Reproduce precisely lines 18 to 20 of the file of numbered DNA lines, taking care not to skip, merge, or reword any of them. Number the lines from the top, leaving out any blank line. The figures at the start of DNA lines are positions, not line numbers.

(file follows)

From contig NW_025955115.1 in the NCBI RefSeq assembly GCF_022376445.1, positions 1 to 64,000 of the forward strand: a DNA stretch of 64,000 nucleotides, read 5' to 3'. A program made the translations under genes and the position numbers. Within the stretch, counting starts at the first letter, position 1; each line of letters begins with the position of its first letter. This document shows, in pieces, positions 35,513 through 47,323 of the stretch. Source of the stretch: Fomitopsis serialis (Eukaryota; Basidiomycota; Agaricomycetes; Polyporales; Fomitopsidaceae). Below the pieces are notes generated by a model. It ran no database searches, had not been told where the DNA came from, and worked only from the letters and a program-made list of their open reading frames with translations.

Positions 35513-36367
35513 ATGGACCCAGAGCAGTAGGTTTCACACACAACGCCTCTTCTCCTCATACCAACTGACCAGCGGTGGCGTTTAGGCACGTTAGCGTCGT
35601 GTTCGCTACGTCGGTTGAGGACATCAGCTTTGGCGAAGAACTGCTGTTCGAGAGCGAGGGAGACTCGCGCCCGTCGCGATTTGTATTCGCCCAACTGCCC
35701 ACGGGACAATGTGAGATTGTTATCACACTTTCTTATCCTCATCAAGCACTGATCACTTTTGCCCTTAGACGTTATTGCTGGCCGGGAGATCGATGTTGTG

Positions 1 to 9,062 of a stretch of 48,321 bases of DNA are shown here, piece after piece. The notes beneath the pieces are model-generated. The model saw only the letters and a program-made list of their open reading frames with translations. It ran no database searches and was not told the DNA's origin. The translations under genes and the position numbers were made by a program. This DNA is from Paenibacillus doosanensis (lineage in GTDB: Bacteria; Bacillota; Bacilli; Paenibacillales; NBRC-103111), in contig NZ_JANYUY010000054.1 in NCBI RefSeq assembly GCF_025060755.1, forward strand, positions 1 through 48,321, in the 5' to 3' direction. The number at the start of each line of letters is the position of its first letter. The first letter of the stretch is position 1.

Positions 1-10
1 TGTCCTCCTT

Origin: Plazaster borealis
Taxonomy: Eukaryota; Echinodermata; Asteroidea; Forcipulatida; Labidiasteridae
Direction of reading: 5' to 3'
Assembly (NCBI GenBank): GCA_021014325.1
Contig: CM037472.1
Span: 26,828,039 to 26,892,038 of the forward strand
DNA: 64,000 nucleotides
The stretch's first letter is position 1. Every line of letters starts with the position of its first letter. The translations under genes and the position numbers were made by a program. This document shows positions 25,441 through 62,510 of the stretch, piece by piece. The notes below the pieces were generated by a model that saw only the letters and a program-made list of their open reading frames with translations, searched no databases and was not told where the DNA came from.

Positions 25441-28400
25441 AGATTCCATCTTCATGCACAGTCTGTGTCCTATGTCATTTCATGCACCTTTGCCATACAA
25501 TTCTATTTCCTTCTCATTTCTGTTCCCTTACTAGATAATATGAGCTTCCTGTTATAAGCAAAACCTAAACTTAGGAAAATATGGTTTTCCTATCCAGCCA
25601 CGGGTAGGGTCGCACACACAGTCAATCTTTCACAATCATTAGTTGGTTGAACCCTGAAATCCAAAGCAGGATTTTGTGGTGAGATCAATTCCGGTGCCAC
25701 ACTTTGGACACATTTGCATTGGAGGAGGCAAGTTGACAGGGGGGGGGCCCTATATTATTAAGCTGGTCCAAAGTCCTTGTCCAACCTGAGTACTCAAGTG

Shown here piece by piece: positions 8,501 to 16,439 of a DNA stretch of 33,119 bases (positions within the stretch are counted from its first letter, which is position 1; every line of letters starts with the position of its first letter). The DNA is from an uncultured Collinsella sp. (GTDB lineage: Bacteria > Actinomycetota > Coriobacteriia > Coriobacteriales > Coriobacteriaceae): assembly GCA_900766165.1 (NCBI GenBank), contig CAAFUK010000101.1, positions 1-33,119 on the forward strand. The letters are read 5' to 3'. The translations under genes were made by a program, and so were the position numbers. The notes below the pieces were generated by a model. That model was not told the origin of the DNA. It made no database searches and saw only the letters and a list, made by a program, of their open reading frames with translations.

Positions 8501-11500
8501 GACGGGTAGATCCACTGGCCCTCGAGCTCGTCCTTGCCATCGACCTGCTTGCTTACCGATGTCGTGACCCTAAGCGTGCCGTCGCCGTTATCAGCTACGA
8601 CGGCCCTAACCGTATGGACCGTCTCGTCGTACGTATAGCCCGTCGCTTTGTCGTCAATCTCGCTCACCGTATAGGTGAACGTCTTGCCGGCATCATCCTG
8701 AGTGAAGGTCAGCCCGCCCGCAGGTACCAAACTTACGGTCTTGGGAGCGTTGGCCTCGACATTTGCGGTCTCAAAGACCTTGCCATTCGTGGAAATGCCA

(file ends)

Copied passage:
25441 AGATTCCATCTTCATGCACAGTCTGTGTCCTATGTCATTTCATGCACCTTTGCCATACAA
25501 TTCTATTTCCTTCTCATTTCTGTTCCCTTACTAGATAATATGAGCTTCCTGTTATAAGCAAAACCTAAACTTAGGAAAATATGGTTTTCCTATCCAGCCA
25601 CGGGTAGGGTCGCACACACAGTCAATCTTTCACAATCATTAGTTGGTTGAACCCTGAAATCCAAAGCAGGATTTTGTGGTGAGATCAATTCCGGTGCCAC